In Group P, anaesthesia was induced with injection propofol 2 mg/kg IV slowly till surgical plane of anaesthesia was achieved (BIS ® value at 40-60). Injection vecuronium 0.1 mg/kg was administered and trachea was intubated with an appropriate sized cuffed endotracheal tube. Maintenance of anaesthesia was done using oxygen: N 2 O at the ratio of 33:67, propofol infusion at the rate of 100-300 μg/kg so as to maintain BIS ® value between 40 and 60 and vecuronium (0.01 mg/kg) supplements. Continuous intra-operative monitoring for ECG, HR, NIBP, BIS ® , SpO 2 , and end-tidal CO 2 was performed.
In Group S, anaesthesia was induced with inhalation of O 2 and sevoflurane (5%) till BIS ® value of 40-60 was reached and maintenance of anaesthesia was with oxygen: N 2 O (33:67), sevoflurane and vecuronium (0.01 mg/kg) supplements. Rest of the procedure was kept uniformly same as in Group P. Anaesthesia was maintained at a BIS ® level of 40-60 by adjustment of flow of propofol or minimum alveolar concentration of sevoflurane. Injection paracetamol 15 mg/kg IV was administered to all the patients intra-operatively. Neuromuscular blockade was reversed with injection neostigmine 0.05 mg/kg and injection glycopyrrolate 0.01 mg/kg.
Data collection and analysis were done as per following tests both pre-operatively (1 h prior) and post-operatively (at 5 min; 1, 2 and 4 h): (1) California verbal learning test (CVLT)  - Patients were asked to remember the names of five fruits so as to check verbal memory. (2) Digit span test (DST)  - Patients were asked to repeat four, five or six digit numbers to assess numerical memory. (3) Rivermead behavioural memory test (RBMT)  - Patients were shown a picture of an animal pre-operatively and asked to identify this animal post-operatively and also asked if the location of the animal was same so as to check the recall of day to day items by picture recognition. (4) RBMT  was used to check the semantic memory through recall of date of birth post-operatively. (5) Patients were asked to recall the names of the anaesthesiologist and the surgeon post-operatively. (6) MMSE  score - evaluated prior to surgery in order to know if there was any pre-existing cognitive dysfunction. Same was evaluated after reversal of anaesthesia.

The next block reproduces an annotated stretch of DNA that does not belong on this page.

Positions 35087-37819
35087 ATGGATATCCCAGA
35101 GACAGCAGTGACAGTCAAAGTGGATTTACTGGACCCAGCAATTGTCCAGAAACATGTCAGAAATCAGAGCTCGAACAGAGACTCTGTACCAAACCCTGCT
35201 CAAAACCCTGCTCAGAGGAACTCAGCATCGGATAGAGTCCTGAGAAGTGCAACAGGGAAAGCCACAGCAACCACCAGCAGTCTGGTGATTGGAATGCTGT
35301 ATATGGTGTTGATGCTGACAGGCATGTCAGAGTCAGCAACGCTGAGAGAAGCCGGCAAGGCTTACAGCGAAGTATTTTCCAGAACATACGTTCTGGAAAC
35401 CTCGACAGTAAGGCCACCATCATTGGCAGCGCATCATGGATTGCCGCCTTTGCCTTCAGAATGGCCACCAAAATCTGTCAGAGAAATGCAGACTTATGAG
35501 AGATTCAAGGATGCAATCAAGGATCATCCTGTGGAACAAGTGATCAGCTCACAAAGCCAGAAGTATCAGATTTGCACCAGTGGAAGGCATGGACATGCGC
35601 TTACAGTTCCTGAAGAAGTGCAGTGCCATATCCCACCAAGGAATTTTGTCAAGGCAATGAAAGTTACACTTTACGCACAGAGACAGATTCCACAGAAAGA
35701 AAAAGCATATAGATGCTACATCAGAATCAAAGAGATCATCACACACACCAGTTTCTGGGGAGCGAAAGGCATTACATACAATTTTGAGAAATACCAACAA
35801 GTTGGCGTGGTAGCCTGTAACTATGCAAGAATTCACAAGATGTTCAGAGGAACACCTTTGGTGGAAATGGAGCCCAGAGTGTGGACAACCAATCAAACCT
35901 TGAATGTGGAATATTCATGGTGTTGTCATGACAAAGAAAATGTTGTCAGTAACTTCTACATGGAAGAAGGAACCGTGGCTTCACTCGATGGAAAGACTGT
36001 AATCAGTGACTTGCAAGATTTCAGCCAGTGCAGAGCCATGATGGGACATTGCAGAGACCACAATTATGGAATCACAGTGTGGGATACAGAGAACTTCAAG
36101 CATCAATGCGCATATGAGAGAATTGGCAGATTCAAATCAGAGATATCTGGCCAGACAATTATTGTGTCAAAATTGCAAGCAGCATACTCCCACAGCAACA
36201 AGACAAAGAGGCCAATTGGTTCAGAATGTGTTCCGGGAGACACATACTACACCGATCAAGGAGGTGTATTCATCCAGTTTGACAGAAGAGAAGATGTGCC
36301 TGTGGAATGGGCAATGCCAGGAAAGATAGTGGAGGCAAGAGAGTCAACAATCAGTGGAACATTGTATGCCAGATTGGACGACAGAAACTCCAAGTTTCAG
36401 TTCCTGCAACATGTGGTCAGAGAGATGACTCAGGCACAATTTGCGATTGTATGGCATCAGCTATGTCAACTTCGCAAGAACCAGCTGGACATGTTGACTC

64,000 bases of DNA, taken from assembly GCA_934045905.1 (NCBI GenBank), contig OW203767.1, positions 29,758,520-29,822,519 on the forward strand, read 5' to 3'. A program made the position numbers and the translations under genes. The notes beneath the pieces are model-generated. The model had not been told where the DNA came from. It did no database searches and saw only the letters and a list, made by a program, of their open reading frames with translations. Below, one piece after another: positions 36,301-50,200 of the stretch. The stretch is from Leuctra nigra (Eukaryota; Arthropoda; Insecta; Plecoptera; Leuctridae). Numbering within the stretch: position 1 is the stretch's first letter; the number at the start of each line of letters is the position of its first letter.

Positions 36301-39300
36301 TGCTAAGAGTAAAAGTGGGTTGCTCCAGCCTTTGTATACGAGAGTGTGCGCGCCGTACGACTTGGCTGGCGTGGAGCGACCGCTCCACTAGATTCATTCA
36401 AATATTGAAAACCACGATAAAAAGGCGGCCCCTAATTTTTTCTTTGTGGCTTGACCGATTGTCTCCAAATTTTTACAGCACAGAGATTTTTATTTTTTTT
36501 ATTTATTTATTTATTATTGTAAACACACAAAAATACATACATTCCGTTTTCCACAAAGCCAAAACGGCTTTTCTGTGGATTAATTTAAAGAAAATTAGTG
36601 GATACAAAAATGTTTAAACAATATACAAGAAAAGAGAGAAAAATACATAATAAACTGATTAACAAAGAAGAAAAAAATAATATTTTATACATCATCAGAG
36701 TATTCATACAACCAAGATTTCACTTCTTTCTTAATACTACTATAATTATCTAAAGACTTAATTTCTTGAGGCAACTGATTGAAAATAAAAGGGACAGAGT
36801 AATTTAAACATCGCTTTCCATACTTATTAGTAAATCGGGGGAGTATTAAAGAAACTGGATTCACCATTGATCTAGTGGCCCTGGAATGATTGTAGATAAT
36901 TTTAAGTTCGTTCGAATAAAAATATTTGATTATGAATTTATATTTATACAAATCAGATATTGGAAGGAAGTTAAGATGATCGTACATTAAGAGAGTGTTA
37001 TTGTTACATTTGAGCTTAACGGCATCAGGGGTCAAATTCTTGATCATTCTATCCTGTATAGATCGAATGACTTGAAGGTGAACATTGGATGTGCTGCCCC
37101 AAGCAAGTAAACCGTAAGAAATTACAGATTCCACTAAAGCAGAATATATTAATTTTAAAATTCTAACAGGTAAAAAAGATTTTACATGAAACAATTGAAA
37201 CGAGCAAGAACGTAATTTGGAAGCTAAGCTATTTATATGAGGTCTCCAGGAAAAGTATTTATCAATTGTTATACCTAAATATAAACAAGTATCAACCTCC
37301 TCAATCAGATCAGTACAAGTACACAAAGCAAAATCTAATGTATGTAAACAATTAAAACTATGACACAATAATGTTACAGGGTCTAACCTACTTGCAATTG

Recovery from anaesthesia was determined by Aldrete recovery scoring system.  Post-operative pain was assessed by visual analogue scale (VAS) score up to 4 h post-operatively. 
Software used for statistical analysis was the SPSS version 18.0 (2009). The level of statistical significance was set at P < 0.05 for all tests. For each participant, we calculated the proportion of correct responses given post-operatively. Based on these results, we estimated the mean responses in each of the questions for propofol and sevoflurane groups separately. Normality and equal variance t-tests were used for quantitative variables. Two-tailed t-tests were performed to check the calculated memory scores and to analyse different hemodynamic data for both the groups. For nominal data, the Chi-square test was applied. Correlation coefficients of Pearson (for normally distributed variables) were used to test possible correlations between memory and quantitative variables (age, duration of anaesthesia/surgery).